Phyllida Barlow DBE RA (born Newcastle upon Tyne, 1944) lives and works in London. In 2017, she represented Britain at the Venice Biennale. Major solo exhibitions include Haus der Kunst, Munich (2021), The Royal Academy of Arts, London (2019), High Line Art, New York (2018), Turner Contemporary, Margate (2017), Fruitmarket Gallery, Edinburgh (2015), Tate Britain, London (2014) and Studio Voltaire, London (2010). Her upcoming ARTIST ROOMS presentation at Tate Modern opens to the public on 23 August.
Talk: Phyllida Barlow & Vincent Fecteau - Studio Voltaire
Phyllida Barlow was joined in conversation by artist Vincent Fecteau to discuss her commission, act, at Highgate Cemetery. At the Cemetery, Barlow created an imposing, sepulchral form in a dramatic and contemplative response to the funerary architecture of the site. For more than 50 years, her large–scale installations have tested the possibilities of sculpture. Consisting of industrial or everyday materials her structures of stacked, bound and balanced materials have a challenging physical presence and yet often appear at the edge of collapse.
Since the early 1990s, Vincent Fecteau has used simple, everyday materials such as papier-mâché and clay, as well as such items as rubber bands, seashells, and string, to create abstract sculptures and collages. His forms are often incongruous or unsettling, but are characterised by their precise and sophisticated compositions.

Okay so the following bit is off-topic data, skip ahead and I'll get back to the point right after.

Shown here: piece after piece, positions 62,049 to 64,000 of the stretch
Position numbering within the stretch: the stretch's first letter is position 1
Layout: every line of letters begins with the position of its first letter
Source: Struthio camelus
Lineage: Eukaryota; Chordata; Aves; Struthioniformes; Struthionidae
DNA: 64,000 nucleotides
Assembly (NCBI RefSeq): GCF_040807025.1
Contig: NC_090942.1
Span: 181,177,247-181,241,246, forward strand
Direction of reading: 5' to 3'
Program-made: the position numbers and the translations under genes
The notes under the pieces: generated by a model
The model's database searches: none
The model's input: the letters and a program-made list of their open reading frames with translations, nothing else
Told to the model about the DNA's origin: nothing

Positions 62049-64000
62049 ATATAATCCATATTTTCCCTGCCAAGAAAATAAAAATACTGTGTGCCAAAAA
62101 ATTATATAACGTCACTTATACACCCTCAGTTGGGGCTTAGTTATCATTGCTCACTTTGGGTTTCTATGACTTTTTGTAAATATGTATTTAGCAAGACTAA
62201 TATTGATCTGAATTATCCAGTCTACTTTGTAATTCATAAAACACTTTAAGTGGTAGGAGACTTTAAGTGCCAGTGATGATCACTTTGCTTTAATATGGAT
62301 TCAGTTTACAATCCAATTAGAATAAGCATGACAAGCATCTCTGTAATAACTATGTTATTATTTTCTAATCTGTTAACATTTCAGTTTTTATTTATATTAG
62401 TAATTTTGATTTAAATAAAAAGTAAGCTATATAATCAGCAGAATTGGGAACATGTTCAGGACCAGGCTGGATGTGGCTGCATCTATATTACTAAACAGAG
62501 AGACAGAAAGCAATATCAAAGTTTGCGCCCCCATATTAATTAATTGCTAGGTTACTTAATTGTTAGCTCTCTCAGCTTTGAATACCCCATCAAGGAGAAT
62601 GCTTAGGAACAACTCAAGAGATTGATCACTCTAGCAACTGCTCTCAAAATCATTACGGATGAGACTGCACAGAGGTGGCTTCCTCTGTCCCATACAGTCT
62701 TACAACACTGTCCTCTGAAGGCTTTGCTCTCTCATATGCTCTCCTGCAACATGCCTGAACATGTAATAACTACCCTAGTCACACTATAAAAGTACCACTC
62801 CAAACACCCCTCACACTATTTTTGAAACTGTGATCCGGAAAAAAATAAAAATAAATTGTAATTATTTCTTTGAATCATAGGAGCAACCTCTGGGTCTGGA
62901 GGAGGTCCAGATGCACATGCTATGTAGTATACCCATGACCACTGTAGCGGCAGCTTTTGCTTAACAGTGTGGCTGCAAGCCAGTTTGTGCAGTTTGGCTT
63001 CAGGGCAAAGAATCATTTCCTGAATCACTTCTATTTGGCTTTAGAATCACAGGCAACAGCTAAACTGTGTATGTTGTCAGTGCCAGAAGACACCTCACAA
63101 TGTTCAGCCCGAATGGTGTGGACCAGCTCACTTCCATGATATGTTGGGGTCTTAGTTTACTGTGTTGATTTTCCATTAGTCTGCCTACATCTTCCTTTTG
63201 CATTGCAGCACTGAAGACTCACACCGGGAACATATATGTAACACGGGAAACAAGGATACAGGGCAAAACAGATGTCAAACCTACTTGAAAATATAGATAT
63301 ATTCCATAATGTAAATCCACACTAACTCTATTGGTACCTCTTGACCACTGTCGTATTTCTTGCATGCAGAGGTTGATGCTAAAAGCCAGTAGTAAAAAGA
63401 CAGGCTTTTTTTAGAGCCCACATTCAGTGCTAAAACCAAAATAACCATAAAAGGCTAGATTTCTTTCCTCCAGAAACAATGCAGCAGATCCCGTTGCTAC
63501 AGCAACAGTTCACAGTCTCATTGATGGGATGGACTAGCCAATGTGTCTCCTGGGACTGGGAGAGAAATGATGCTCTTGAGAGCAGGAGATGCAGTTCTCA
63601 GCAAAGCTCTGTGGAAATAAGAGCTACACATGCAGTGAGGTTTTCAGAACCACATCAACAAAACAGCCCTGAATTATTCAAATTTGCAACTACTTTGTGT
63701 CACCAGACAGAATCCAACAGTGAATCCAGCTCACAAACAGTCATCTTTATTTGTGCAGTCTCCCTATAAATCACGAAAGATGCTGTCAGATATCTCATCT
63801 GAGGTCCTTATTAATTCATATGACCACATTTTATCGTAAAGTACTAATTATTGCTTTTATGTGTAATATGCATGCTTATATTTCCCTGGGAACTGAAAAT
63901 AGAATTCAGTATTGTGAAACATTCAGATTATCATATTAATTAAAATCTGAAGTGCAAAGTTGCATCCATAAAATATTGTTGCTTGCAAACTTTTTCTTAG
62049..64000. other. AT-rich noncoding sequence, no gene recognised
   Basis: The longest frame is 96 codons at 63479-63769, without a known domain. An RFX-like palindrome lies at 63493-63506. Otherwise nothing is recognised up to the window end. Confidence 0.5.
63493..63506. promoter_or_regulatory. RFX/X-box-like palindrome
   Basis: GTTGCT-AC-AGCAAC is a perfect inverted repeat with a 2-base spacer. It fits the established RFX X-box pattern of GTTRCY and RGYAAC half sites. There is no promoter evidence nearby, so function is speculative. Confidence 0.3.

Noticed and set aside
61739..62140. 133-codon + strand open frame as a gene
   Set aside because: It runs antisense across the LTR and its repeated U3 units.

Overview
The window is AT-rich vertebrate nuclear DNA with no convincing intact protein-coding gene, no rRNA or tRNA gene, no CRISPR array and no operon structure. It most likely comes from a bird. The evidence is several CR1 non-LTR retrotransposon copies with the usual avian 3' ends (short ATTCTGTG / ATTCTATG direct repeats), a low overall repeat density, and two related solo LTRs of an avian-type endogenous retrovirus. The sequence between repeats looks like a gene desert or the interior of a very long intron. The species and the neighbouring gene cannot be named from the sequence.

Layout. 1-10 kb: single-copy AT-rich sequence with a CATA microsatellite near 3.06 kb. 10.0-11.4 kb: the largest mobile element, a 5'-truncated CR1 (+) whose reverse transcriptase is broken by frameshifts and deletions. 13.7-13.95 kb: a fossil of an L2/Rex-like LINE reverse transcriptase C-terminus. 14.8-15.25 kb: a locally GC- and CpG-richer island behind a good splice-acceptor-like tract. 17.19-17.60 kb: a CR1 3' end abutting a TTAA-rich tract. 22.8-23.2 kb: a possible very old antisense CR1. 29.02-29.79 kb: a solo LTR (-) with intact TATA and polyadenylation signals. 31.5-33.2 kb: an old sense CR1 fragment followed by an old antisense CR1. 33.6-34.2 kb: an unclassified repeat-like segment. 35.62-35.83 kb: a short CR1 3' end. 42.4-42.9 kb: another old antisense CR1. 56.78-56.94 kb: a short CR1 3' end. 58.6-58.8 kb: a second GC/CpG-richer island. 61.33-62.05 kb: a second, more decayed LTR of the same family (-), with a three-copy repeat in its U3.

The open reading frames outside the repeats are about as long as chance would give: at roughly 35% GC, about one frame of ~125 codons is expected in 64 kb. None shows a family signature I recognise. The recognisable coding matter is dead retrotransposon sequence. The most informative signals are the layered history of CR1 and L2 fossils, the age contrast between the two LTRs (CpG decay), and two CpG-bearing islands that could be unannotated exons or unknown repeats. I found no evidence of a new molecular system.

Barlow and Fecteau discussed the commission and recent work, including Barlow’s stage set for Mozart’s 1781 opera, Idomeneo, at Bayerische Staatsoper, as well as their respective relationships to materials, sculpture, and working during lockdown.
Vincent Fecteau (b. 1969) lives and works in San Francisco. His work was featured in the 2002 and 2012 Whitney Biennials and the 2013 Carnegie International in Pittsburgh. Major solo exhibitions include the Art Institute of Chicago (2008), Kunsthalle Basel (2015), Vienna Secession (2016) and CAA Wattis Institute for Contemporary Arts, San Francisco (2019). A survey exhibition of his work is on view at the Museum Fridericianum in Kassel, Germany, through September 5.